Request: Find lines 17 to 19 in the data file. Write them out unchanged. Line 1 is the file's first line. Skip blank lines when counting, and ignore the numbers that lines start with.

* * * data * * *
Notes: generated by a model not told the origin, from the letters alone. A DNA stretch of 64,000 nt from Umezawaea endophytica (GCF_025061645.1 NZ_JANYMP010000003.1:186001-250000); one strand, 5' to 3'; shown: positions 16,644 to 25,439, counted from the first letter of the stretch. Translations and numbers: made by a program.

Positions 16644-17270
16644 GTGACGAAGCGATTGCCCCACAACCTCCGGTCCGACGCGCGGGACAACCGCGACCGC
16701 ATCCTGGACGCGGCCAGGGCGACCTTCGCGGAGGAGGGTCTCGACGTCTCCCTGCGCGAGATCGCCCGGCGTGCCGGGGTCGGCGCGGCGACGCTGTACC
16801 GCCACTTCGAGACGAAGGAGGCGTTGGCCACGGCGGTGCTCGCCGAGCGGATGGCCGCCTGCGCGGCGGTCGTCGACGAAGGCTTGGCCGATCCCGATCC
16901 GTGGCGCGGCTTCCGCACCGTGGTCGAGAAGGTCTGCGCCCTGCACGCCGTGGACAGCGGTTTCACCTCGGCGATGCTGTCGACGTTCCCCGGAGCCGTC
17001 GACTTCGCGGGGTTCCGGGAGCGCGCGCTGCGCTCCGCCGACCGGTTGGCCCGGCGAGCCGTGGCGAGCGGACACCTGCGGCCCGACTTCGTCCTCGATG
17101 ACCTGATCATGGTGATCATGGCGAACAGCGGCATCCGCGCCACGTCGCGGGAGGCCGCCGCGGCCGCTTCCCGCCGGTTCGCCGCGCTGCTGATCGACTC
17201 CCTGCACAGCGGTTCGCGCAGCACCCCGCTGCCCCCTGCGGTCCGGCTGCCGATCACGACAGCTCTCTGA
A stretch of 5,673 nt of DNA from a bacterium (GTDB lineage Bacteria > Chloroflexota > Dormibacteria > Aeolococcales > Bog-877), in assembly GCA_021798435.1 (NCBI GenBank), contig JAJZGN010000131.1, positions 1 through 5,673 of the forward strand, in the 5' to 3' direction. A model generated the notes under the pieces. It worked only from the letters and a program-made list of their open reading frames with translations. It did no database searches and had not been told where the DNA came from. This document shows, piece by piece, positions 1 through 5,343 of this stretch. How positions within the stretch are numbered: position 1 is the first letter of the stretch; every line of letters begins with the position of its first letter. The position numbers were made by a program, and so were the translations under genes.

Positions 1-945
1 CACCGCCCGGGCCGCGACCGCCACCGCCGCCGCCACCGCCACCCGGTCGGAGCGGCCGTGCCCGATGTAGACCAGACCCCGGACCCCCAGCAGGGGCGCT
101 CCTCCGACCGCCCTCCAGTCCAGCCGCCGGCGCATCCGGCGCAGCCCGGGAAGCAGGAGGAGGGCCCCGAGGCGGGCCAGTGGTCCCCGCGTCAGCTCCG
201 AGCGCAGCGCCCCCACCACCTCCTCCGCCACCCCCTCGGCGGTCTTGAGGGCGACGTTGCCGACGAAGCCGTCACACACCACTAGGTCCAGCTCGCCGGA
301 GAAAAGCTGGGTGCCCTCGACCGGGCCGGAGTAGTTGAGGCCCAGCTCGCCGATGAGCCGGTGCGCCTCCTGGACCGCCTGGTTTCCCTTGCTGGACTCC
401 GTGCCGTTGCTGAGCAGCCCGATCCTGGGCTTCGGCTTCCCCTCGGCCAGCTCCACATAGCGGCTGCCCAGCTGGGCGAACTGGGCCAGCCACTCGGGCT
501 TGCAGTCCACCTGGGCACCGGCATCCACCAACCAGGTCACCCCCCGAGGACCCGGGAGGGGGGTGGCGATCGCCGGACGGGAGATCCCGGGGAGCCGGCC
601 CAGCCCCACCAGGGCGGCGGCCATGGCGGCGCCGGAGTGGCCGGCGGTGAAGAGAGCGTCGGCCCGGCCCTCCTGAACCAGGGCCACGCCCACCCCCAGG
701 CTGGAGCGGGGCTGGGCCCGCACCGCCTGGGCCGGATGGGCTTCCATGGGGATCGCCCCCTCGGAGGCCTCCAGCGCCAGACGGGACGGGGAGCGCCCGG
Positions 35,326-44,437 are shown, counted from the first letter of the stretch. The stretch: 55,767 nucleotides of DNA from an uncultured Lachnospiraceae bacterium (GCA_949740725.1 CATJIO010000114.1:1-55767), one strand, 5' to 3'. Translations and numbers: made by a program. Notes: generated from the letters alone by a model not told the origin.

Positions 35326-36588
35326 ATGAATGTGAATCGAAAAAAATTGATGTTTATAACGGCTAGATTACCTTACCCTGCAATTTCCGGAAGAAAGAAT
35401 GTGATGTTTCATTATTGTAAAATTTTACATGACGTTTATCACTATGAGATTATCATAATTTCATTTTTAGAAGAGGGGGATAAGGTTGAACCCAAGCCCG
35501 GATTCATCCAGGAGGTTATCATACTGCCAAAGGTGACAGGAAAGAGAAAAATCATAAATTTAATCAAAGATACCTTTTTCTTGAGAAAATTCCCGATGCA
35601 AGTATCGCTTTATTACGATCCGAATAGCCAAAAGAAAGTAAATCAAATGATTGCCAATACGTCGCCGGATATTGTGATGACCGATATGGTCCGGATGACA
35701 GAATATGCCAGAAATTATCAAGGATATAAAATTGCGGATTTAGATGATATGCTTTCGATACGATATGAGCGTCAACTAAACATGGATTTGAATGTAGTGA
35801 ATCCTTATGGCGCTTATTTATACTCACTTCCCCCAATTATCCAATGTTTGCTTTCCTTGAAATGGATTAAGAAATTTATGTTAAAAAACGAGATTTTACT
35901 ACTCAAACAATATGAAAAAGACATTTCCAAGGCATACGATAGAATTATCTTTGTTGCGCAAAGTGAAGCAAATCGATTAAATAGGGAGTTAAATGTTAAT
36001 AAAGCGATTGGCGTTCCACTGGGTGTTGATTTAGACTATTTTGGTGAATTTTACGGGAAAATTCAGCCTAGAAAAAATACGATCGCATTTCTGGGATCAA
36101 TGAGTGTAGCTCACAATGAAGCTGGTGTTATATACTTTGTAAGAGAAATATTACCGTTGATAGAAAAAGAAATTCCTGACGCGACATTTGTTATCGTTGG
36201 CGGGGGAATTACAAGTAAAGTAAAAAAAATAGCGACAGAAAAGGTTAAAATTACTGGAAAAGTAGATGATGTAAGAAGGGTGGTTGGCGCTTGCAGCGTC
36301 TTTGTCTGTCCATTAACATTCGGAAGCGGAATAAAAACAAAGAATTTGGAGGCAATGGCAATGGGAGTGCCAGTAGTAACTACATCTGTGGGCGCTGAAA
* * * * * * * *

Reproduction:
501 TGCAGTCCACCTGGGCACCGGCATCCACCAACCAGGTCACCCCCCGAGGACCCGGGAGGGGGGTGGCGATCGCCGGACGGGAGATCCCGGGGAGCCGGCC
601 CAGCCCCACCAGGGCGGCGGCCATGGCGGCGCCGGAGTGGCCGGCGGTGAAGAGAGCGTCGGCCCGGCCCTCCTGAACCAGGGCCACGCCCACCCCCAGG
701 CTGGAGCGGGGCTGGGCCCGCACCGCCTGGGCCGGATGGGCTTCCATGGGGATCGCCCCCTCGGAGGCCTCCAGCGCCAGACGGGACGGGGAGCGCCCGG